Parcells, however, wanted a defensive player. Parcells always wants a defensive player. This time he picked defensive end Charles Grant.

"Anybody want make something of it?" Parcells asked.

* * *

In another world, Steve Spurrier is putting.

Draft confusion? What draft confusion? Spurrier played a quick 27 holes Saturday morning, pulled up to One Buc at 4:15, picked Reche Caldwell and went back to the putting green.

"Best available Gator," Spurrier said as he walked out the door.

In other news, Spurrier said he expected big, big things from new acquisitions Ike Hilliard, Shane Matthews and Errict Rhett.

Meanwhile, rumors of a Derrick Brooks trade continued to circulate.

* * *

In another world, Marvin Lewis is humming.

Earlier, Lewis had been disappointed. Because of salary-cap limitations the Bucs had declined to throw all the money he wanted to throw at linebackers Jessie Armstead and Jeremiah Trotter. Instead, he picked Northwestern's Napoleon Harris.

"I love linebackers," Lewis said. "Napoleon could be another Ray Lewis, but we're going to try to get him some counseling instead."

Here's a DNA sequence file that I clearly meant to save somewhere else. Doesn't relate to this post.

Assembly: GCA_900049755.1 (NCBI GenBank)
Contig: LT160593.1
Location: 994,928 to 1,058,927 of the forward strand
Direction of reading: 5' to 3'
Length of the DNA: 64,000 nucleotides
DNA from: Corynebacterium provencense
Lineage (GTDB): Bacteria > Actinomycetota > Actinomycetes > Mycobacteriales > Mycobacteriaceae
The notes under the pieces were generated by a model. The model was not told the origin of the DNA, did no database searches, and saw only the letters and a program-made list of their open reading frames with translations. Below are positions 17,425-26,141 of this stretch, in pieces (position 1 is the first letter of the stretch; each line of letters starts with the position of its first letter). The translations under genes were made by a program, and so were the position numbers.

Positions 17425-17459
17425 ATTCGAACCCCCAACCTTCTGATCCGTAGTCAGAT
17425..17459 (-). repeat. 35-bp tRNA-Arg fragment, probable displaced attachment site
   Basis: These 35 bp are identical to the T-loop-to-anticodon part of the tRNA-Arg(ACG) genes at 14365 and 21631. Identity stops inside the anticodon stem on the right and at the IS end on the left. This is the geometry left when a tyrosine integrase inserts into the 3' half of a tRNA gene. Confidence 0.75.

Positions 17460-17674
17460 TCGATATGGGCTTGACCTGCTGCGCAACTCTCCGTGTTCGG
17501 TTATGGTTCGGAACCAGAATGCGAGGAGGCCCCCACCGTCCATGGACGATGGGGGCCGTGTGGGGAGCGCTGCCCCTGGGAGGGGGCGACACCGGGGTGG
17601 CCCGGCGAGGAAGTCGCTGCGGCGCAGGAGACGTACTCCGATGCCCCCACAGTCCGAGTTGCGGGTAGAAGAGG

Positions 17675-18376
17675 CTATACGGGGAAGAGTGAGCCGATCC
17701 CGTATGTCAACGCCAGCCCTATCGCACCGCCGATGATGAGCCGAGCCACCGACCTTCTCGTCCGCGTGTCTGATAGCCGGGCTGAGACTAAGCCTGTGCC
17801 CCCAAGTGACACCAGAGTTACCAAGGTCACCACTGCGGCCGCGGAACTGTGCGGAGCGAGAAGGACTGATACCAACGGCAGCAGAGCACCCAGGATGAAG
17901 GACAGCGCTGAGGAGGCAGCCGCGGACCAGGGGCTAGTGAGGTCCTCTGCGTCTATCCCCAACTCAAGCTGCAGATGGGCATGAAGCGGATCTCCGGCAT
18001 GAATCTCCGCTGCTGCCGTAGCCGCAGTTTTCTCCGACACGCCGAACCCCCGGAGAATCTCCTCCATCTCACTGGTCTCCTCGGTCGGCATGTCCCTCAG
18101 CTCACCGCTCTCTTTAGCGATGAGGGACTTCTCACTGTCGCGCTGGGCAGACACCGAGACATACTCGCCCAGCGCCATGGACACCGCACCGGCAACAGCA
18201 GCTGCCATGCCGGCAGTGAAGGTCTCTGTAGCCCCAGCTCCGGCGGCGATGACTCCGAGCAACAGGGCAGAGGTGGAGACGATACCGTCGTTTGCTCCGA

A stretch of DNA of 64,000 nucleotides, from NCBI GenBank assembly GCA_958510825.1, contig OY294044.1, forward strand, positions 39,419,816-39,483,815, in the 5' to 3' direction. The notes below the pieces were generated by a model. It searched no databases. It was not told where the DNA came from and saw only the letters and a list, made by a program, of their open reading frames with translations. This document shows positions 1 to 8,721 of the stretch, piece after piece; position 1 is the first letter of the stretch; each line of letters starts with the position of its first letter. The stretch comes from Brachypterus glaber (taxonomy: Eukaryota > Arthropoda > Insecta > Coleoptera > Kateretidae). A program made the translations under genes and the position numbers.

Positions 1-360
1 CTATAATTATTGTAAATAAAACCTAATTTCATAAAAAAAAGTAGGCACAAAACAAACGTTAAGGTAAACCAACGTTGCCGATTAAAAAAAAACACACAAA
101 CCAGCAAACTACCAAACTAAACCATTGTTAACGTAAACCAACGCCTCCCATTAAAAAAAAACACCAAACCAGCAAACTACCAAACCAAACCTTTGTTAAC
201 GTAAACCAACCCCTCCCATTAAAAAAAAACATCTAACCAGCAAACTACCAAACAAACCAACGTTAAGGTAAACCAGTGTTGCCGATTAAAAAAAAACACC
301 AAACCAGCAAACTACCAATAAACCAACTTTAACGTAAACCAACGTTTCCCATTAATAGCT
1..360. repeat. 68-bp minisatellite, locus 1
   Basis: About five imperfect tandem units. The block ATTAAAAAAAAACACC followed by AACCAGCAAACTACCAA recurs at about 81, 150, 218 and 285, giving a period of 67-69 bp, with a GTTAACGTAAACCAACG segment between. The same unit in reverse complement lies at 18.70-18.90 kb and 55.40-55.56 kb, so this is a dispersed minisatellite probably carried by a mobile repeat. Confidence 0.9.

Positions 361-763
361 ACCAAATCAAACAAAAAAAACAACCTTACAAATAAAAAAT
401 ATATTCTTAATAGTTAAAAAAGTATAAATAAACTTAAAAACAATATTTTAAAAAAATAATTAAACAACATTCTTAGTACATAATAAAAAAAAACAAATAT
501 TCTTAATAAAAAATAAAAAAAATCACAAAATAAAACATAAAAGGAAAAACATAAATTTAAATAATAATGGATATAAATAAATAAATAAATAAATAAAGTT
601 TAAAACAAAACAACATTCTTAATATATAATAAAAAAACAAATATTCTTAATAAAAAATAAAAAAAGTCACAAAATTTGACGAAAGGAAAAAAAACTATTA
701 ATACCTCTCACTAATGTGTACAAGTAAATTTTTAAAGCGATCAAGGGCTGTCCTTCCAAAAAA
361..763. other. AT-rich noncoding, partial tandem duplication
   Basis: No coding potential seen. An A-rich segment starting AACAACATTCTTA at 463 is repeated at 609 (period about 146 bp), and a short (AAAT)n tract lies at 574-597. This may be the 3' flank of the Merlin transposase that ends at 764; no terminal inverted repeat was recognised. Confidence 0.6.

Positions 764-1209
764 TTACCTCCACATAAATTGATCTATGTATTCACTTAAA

* * *

In another world, Norv Turner is beaming.

Turner has just drafted a 6-8, 480-pound tailback who runs the 40 in 3.8 seconds. Hey, if you can imagine Turner getting the job, you can imagine anything.

* * *

In another world, Nick Saban is busy.

Saban, the former LSU coach, is trying to catch up to the pro game.

"I've just unpacked," Saban said. "Until this morning I didn't know whether we should go after hard-nosed players or soft-nosed, or after the best athlete or the third-best athlete."

Instead, Saban picked former LSU receiver Josh Reed.

"It's what Steve Spurrier would have done," Saban said.

* * *

In another world, Mike Mularkey is trying to explain, one more time, just who he is.

Mularkey would have drafted Nebraska guard Toniu Fonoti, "because he's big."

Why not safety Ed Reed?

"Because he's not big,"Mularkey said. "I like big."

* * *

In another world, Ralph Friedgen is heavy.

Because of that, he would have drafted Auburn's Kendall Simmons.

"That way, I have someone to stand next to in the team photo," Friedgen said.

* * *

In another world, Steve Mariucci is trying to mask his disappointment.

Despite working the telephones furiously, Mariucci was unable to complete a draft-day trade.

"I was trying to move me back to San Francisco," Mariucci said. "I left my heart there."

Instead, Mariucci did the next best thing. He picked Pitt receiver Antonio Bryant. "He reminds me of Terrell Owens," Mariucci said. "In time, I'm sure we'll hate each other, too."

* * *

In the real world, the clock moves in slow motion.

Is this better? The honest answer is that no one knows.

Gruden has had a good beginning. The offense is suddenly an interesting blend of talents and, more important, ideas. The defense needs a linebacker or three, but it shouldn't be bad. This team should win its division.

What happens afterward? That's the question, isn't it? We have to see those weekends before we can determine whether the price of this weekend was worth it.

In the real world, we wait.